Elements of Descriptive Geometry: With Their Application to Spherical Trigonometry, Spherical Projections, and Warped Surfaces
A. S. Barnes and Company, 1840 - Geometry, Descriptive - 174 pages
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angle auxiliary planes axis base becomes called centre circumference coincides colure common cone consecutive consequently construction contained curve cutting plane cylinder determined dicular directrix distance draw drawn parallel drawn perpendicular drawn tangent element ellipse equal equator face falls fixed formed generatrix given line given point ground line hence hori horizontal plane horizontal projection horizontal trace inclination inter intersects the surface jection joining length manner meets meridian plane move oblique plane parallel perpen perpendicular pierces the horizontal plane be drawn plane intersects plane of projection plane parallel plane passing plane tangent plane-directer point F point of contact pole position primitive circle primitive plane PROBLEM pyramid radius remains respectively revolved revolved position right line side space sphere spherical suppose taken tangent plane tion touches transverse axis triangle vertex vertical plane vertical projection vertical trace
Page 41 - If the base be a circle, such cone is a right cone with a circular base ; it can be generated by the revolution of a right-angled triangle about one of its legs, and its rectilinear elements make equal angles with the axis.
Page 41 - A cylinder is conceived to be generated by the revolution of a rectangle about one of its sides as an axis.
Page 114 - The axis of a circle is a line passing through its centre, perpendicular to its plane : the points in which this line meets the surface of the sphere are called the poles of the circle. Either pole is at the same distance from every point of the circumference of the circle ; since, if a line be perpendicular...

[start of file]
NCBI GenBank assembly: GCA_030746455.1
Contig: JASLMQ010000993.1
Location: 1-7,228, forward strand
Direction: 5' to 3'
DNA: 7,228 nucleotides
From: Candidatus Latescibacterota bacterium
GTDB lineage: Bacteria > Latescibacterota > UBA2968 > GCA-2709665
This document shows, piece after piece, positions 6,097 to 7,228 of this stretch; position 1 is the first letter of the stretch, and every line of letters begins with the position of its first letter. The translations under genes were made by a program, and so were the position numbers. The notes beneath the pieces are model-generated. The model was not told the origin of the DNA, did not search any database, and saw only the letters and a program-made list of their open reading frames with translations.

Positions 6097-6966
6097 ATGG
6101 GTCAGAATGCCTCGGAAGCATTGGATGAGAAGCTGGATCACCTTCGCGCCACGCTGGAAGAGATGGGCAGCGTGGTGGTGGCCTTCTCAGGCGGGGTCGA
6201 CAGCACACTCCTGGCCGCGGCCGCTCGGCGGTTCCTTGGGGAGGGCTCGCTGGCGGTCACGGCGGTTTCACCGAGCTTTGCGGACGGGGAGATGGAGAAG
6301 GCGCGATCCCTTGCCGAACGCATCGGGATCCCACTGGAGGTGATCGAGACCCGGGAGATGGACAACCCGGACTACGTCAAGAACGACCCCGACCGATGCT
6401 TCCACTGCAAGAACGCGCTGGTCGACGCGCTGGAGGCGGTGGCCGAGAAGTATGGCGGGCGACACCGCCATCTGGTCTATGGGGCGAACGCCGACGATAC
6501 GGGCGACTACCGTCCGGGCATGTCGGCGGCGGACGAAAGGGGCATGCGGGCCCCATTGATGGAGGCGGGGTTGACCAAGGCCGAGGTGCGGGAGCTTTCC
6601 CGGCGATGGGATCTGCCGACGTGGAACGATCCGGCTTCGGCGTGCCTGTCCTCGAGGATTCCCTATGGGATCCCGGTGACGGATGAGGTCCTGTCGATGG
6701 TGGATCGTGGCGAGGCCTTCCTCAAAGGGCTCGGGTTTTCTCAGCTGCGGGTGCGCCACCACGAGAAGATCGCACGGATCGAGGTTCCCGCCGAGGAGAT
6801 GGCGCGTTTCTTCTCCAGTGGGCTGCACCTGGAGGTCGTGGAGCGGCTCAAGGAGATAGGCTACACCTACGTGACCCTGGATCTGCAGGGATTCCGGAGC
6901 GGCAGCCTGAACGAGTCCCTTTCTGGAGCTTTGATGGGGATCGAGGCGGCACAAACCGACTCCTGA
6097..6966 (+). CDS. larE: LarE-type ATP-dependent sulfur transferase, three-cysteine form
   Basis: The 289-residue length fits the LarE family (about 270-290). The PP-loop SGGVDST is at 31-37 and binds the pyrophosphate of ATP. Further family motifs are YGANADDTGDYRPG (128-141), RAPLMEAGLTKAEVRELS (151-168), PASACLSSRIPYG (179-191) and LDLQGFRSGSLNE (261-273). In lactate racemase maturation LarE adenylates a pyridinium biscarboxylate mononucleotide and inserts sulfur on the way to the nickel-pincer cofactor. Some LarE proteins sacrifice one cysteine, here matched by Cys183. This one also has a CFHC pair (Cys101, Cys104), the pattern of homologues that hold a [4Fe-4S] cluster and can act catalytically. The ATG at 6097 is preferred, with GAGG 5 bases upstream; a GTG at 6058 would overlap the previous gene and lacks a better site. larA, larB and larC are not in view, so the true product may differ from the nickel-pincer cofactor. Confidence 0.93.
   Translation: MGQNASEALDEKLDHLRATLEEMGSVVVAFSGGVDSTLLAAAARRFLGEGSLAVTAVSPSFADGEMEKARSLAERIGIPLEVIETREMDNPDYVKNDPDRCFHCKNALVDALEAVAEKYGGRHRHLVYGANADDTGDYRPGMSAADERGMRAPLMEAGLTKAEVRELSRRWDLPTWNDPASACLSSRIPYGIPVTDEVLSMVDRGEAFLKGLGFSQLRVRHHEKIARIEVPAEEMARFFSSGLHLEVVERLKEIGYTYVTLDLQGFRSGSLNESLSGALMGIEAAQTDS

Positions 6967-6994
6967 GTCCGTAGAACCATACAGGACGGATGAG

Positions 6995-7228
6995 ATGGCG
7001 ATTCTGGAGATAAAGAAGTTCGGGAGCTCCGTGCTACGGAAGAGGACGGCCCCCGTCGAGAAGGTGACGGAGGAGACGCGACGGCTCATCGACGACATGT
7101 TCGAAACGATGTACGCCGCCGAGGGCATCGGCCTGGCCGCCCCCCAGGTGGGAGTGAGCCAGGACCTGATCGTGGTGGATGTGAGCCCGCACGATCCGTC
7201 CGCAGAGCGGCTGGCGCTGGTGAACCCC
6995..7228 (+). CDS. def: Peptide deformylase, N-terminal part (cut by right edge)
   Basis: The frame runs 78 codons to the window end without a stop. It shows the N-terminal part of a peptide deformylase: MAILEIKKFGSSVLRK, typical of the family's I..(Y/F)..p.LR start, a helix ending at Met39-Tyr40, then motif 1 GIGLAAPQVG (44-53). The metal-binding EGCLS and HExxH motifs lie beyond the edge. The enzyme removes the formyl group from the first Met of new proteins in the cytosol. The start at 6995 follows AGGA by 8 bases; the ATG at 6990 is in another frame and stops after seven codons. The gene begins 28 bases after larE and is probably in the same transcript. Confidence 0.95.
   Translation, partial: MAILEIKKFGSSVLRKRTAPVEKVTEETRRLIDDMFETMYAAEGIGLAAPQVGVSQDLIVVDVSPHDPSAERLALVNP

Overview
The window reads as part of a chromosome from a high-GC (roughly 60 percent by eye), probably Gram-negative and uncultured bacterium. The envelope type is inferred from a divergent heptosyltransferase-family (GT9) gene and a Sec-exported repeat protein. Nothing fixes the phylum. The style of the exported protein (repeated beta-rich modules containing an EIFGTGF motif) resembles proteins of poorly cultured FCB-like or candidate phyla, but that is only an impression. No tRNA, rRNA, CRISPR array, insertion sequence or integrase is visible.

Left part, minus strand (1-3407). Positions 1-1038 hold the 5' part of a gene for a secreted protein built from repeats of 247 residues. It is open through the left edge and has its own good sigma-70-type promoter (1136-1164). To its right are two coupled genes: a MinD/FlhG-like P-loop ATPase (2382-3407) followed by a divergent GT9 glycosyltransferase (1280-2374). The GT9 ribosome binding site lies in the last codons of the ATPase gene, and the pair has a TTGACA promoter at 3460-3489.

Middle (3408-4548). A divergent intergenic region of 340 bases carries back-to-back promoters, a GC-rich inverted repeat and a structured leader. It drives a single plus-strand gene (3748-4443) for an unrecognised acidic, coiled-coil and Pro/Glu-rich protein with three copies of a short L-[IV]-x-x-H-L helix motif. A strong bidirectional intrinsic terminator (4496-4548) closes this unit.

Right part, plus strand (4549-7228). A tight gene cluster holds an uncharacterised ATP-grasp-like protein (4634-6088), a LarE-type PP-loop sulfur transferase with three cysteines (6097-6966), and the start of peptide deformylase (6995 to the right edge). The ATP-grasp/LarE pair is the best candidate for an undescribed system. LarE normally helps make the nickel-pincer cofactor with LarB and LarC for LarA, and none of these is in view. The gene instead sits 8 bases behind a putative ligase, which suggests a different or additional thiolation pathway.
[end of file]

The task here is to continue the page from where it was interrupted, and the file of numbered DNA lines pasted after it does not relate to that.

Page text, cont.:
Page 48 - I'H'), and tangent to the surface of the cone. The vertical trace of this plane is easily constructed. § 96. This problem becomes impossible when the line (AE, A'E'), which is drawn through the vertex of the cone and parallel to the given line, passes within the surface : in this case, it would pierce the base of the cone within the circle CDG. If the parallel should become an element of the cone, the problem would be possible, but would admit of one solution only. § 97. The last three problems...
Page 160 - From 1 to 2 From 2 to 3 From 3 to 4 From 4 to 5 From 5 to 6 From 6 to 7 From 7 to...
Page 129 - The angle formed by the intersection of two chords is measured by half the sum of the two intercepted arcs. Let the two chords AB, CD intersect each other at the point E ; then will the angle DEB, or its equal, AEC, be measured by half the two arcs DB and A C.
Page 160 - AB, the horizontal projection of one directrix, the parts from 2 to 3, from 3 to 4, from 4 to 5, &c. be each made equal to the part from 1 to 2 ; and on CD...
Page 14 - A'B' are the projections, is the line of intersection of these two planes, and since the planes are determined in position, their intersection is also determined. If the horizontal projection only be given, the line is somewhere in a plane passing through the horizontal projection and perpendicular to the horizontal plane, but its position in this projecting plane is not determined. So, when the vertical projection only is given, the line may have any position in the plane passing through the projection...
Page 88 - ... (137). The line Nfc is the horizontal and N'fc' the vertical projection of the tangent. Drawing a tangent plane along the element (OAG, O'A'G'), GH is its horizontal trace, and the line in which it intersects the tangent plane (of which NH is the trace) is tangent to the upper curve at the point (O,O'). The lines HO and H'O' are the projections of this intersection, which are respectively tangent to the projections of the curve.
Page 80 - A", c", g'\ and a" are determined in the same manner. The line I /A" is the position of the tangent line when the plane of the curve is revolved to coincide with the horizontal plane. § 133. These points might also be determined by the general method of finding the hypothenuse of a triangle whose base is the distance from the horizontal projection of the point to the axis, and perpendicular, the altitude of the point above the horizontal plane, and then laying off these several distances from the...